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26 Years Old • Male
When talking about Scott Niedermayer, where does one begin. From being drafted 3rd overall, to his 4 Stanley Cups and 2 gold medals (the only player to win that many of each), to being the only player in NHL history to win the Stanley Cup, Gold Medal, World Cup, World Championship, World Junior Championship, and World Cup. He is a workhorse, constantly playing averaging over 25 (if not 30) minutes a game while in Anaheim. But for me, it all comes back to three things, his skating, his humble nature, and his desire to be close to his family.
When the Ducks signed Scotty after the lockout, I knew that they were getting a special player (who had beaten the Ducks in the 03 Cup Finals), but I didn’t realize what he could do until I really got to see him live for the first time. Something that my dad said once sums it all up. While at a pre-season game in my senior year of high school, my dad and I got our first chance to see Scotty play. And at one point, he just turned to me and said “wow, Scotty is just such an amazing skater.” That right there sums it up perfectly. I never really thought that I could really enjoy watching someone skate laps on a hockey rink, until I watched Scotty glide effortlessly across the ice. While he probably isn’t the best skater to ever play in the NHL (that honor I would reserve for Bobby Orr), he is certainly the best skater that I have ever had the pleasure of watching.
At Niedermayer’s press conference, he decided that he needed to thank everyone that he could think of. Before starting, he apologized that it would take him several minutes to do this. From coaches, players, general managers, and owners to fans and the media to specifically naming equipment staff in both Anaheim and New Jersey, Scotty made sure to thank every person that he could think of. And while reading through the names, he had trouble keeping his composure, stopping several times so he wouldn’t start crying. He thanked them all and kept saying how lucky he was to play with such great people, that they were the reason he had been able to win so much in his career.
Scott Niedermayer is a family man. He came to Anaheim to play with his brother Rob and help him win a Stanley Cup. When asked what the highlight of his career was, Scotty couldn’t settle on one thing, but he chose 3: winning his first Cup in NJ, winning the gold medal in Canada a few months ago, and winning the Stanley Cup with his brother here in Anaheim. Traditionally, when the team wins the Stanley Cup, the captain is handed it and he gets to skate around the rink celebrating, before handing it off to whoever is next in line. Scott did it a little differently. He hoisted the Stanley Cup above his head for all to see, and then called his brother over and handed it to him. He didn’t skate around with it, he just handed it to Rob, letting him finally touch it for the first time in his career.
Five years ago, the Anaheim Mighty Ducks signed Scott Niedermayer, and he was quickly named captain of the team. In his first season here, he led the Ducks to the Western Conference Finals where they lost to Edmonton. In his second season here (now as an Anaheim Duck), Scott led the team to its first and only Pacific Division title, and then led them to the Stanley Cup Finals. It was in against Ottawa where Scotty really showed what kind of leader he was. In game 4 when Daniel Alfredsson shot the puck directly at Scotty as the period ended, things could have erupted and some Ducks could have made some very bad decisions.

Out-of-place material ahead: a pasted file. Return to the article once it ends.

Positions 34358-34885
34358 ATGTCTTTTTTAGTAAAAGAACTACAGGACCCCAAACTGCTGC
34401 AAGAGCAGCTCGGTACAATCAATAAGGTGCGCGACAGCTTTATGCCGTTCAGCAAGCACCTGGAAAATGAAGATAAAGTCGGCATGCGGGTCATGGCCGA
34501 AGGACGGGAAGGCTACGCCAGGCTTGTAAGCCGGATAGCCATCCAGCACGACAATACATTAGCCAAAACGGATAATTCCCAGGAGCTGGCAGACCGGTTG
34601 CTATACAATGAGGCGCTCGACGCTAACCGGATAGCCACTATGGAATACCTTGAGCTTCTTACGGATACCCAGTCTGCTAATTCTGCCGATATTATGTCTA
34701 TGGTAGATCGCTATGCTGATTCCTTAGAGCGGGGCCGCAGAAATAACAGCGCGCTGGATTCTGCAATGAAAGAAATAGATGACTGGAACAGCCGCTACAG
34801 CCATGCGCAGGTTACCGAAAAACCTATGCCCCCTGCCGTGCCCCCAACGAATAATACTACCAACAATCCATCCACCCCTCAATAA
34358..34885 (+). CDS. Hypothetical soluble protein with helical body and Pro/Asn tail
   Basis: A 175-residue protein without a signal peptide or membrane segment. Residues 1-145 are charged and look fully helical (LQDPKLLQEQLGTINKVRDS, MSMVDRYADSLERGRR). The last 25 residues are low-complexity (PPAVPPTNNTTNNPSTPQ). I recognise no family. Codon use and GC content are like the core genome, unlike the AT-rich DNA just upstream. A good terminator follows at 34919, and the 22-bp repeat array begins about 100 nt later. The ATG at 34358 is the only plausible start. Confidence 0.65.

Everyone wanted a piece of Alfredsson. But Scotty was able to calm the team down and cooler heads prevailed. The Ducks came out of the locker room and retaliated on the scoreboard. In game 5, Scotty once again led the charge, picking up a key assist on Travis Moen’s 2nd goal of the night, ending almost any hope of an Ottawa comeback (Perry’s goal with just a few minutes left in the game was the final nail in the Senators coffin).
When the game ended, Scotty was awarded the Conn Smythe trophy as playoff MVP for the Ducks. Even though his offensive numbers weren’t stellar, he scored goals at crucial moments. From his overtime series clinching goal against Vancouver (when Luongo wasn’t looking and no one knew the puck was in) http://www.youtube.com/watch?v=w_bvGvy67T0, to his game tying goal in the final minute of game 5 against Detroit http://www.youtube.com/watch?v=SAeOfl0psaM, keeping the Ducks alive and allowing Teemu to win the game in overtime. And one of my favorite moments will be seeing Scott pass the Cup to his brother Rob, a truly special moment. http://www.youtube.com/watch?v=sgHS5XqqOXA (go to the 6:40 mark to see Scott hoisting the Cup).
Thank for being the best captain the Ducks have ever had, thank you for being the best defenseman the Ducks have ever had, thank you for helping bring some legitimacy to the Ducks, thank you for all you accomplishments and all your achievements. But most of all, thank you for all the memories that I got to share with my father watching you play.
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